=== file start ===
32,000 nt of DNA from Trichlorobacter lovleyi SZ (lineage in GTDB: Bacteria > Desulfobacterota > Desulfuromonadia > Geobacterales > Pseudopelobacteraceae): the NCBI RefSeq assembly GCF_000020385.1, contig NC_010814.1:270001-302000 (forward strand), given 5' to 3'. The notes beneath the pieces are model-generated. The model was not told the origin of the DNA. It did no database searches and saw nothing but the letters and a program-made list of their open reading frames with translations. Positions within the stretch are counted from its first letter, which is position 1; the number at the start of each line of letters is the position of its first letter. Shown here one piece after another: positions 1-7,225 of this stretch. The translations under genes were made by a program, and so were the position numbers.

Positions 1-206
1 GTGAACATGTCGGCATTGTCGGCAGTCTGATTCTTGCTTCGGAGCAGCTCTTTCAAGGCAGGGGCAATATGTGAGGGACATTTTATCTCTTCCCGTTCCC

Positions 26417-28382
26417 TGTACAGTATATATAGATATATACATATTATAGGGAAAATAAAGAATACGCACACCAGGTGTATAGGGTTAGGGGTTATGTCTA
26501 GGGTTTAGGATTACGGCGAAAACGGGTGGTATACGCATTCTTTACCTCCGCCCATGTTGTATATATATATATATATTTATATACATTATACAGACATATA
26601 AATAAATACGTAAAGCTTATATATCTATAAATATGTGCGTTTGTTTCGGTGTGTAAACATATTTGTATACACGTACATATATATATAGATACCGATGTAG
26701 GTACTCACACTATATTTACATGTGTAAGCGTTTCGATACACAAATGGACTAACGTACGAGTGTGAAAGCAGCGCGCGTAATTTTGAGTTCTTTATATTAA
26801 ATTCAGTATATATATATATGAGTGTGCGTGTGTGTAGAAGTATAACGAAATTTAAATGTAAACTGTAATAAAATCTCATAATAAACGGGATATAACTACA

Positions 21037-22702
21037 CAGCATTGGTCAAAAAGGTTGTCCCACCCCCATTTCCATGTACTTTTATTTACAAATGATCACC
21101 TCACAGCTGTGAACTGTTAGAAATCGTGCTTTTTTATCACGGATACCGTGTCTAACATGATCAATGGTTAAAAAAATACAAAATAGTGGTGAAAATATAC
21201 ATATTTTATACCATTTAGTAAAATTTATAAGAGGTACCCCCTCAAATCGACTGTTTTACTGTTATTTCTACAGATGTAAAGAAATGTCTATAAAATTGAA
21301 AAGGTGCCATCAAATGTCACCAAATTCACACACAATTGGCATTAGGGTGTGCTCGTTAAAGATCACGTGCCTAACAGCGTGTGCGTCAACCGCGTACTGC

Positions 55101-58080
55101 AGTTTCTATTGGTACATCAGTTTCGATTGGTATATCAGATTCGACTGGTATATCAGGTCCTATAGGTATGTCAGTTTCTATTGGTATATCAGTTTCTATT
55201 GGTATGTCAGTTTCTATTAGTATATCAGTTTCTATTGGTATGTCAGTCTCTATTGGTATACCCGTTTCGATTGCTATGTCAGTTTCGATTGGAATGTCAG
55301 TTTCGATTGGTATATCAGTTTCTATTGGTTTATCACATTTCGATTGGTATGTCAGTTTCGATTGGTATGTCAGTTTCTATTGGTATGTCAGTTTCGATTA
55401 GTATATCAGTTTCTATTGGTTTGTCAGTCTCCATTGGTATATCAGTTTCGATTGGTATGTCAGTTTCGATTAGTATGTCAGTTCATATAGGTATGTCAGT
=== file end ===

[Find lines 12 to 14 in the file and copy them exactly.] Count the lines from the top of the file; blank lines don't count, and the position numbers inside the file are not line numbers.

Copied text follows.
21101 TCACAGCTGTGAACTGTTAGAAATCGTGCTTTTTTATCACGGATACCGTGTCTAACATGATCAATGGTTAAAAAAATACAAAATAGTGGTGAAAATATAC
21201 ATATTTTATACCATTTAGTAAAATTTATAAGAGGTACCCCCTCAAATCGACTGTTTTACTGTTATTTCTACAGATGTAAAGAAATGTCTATAAAATTGAA
21301 AAGGTGCCATCAAATGTCACCAAATTCACACACAATTGGCATTAGGGTGTGCTCGTTAAAGATCACGTGCCTAACAGCGTGTGCGTCAACCGCGTACTGC